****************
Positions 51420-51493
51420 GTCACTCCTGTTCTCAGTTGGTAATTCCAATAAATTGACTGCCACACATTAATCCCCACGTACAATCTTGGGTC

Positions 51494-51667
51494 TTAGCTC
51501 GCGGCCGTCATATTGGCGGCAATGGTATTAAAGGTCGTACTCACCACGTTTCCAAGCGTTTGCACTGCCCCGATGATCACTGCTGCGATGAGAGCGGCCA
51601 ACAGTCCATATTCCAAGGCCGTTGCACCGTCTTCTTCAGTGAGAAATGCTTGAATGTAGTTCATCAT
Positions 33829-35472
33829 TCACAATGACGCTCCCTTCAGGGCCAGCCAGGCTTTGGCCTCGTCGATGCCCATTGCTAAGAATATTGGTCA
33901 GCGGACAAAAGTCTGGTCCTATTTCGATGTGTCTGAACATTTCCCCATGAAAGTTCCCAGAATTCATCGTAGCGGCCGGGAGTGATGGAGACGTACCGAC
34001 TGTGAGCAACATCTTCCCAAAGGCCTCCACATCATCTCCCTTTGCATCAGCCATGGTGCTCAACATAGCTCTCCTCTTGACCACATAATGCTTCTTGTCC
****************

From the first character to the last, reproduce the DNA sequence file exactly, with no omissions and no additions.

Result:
Positions 51420-51493
51420 GTCACTCCTGTTCTCAGTTGGTAATTCCAATAAATTGACTGCCACACATTAATCCCCACGTACAATCTTGGGTC

Positions 51494-51667
51494 TTAGCTC
51501 GCGGCCGTCATATTGGCGGCAATGGTATTAAAGGTCGTACTCACCACGTTTCCAAGCGTTTGCACTGCCCCGATGATCACTGCTGCGATGAGAGCGGCCA
51601 ACAGTCCATATTCCAAGGCCGTTGCACCGTCTTCTTCAGTGAGAAATGCTTGAATGTAGTTCATCAT
Positions 33829-35472
33829 TCACAATGACGCTCCCTTCAGGGCCAGCCAGGCTTTGGCCTCGTCGATGCCCATTGCTAAGAATATTGGTCA
33901 GCGGACAAAAGTCTGGTCCTATTTCGATGTGTCTGAACATTTCCCCATGAAAGTTCCCAGAATTCATCGTAGCGGCCGGGAGTGATGGAGACGTACCGAC
34001 TGTGAGCAACATCTTCCCAAAGGCCTCCACATCATCTCCCTTTGCATCAGCCATGGTGCTCAACATAGCTCTCCTCTTGACCACATAATGCTTCTTGTCC